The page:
Anterior necrotizing scleritis without inflammation, so called scleromalacia perforans, is a rare, severe eye disorder developing on autoimmune damage of episcleral and scleral performing vessels.
It is characterized by the progressive scleral thinning without inflammation.
The onset of the disease is insidious, progression is slow and no specific symptoms are observed until discoloration of the sclera is detected.
Progression of the disease reveals as necrotic slough without surrounding inflammation; absorption or slough separation leave bare uvea, covered only by thin layer of conjunctiva. Nevertheless perforations are uncommon without trauma. The area of scleral lack is surrounded with pathological vessels anastomosing with each other or crossing the abnormal area to join with perilimbal vessels.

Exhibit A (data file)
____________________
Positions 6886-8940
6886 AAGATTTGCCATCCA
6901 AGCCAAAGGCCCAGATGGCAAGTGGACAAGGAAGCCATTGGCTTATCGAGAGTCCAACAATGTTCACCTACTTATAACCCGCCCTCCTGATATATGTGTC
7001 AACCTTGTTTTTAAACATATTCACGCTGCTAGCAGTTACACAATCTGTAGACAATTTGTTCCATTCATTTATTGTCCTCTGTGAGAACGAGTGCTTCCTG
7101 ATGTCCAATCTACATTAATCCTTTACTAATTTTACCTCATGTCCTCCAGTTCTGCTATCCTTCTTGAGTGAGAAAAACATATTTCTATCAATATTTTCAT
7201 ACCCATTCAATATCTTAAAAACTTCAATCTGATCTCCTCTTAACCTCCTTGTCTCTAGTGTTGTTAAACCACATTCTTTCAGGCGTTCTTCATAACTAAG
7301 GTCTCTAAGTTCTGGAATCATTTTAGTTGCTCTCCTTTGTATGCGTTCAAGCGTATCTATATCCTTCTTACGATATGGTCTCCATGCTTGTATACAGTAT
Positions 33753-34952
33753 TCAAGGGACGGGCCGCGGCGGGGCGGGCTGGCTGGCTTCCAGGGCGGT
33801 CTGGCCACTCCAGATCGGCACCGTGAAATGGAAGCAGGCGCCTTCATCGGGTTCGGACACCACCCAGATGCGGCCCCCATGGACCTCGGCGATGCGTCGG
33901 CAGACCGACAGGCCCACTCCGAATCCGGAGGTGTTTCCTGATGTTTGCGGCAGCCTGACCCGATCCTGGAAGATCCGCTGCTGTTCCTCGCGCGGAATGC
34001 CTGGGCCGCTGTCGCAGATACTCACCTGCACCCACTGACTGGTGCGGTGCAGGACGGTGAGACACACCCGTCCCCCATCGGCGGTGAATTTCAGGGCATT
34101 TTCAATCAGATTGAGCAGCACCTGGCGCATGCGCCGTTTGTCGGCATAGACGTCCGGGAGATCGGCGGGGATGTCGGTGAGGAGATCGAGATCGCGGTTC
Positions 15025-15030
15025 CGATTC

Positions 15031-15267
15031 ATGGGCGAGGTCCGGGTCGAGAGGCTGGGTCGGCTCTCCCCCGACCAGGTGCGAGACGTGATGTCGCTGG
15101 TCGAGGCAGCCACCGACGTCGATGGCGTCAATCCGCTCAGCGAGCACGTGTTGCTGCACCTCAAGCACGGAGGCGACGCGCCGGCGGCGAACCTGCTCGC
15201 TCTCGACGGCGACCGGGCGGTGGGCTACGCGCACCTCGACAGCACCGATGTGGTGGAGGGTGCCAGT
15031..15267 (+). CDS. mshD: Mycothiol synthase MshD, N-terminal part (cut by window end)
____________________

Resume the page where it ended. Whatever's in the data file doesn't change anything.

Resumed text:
Visual loss, secondary to progression of astigmatism (sclear and paralimbic/corneal changes), anterior uveitis, cataract (secondary to uveitis or steroid therapy) or glaucoma (secondary to ocular abnormalities or steroid therapy), happens in more than half the patients at late stages of the scleritis.
Scleromalacia perforans is most common in women with long-term rheumatoid arthritis, but it was also observed with other systemic diseases.
There is no specific and efficient treatment. As it develops on autoimmune abnormalities immunosuppressive therapy is proposed. To preserve globe integrity, scleral patch grafting (both tissues and synthetic materials) with subsequent immunosuppression is performed.
Image by @oftalmo_ba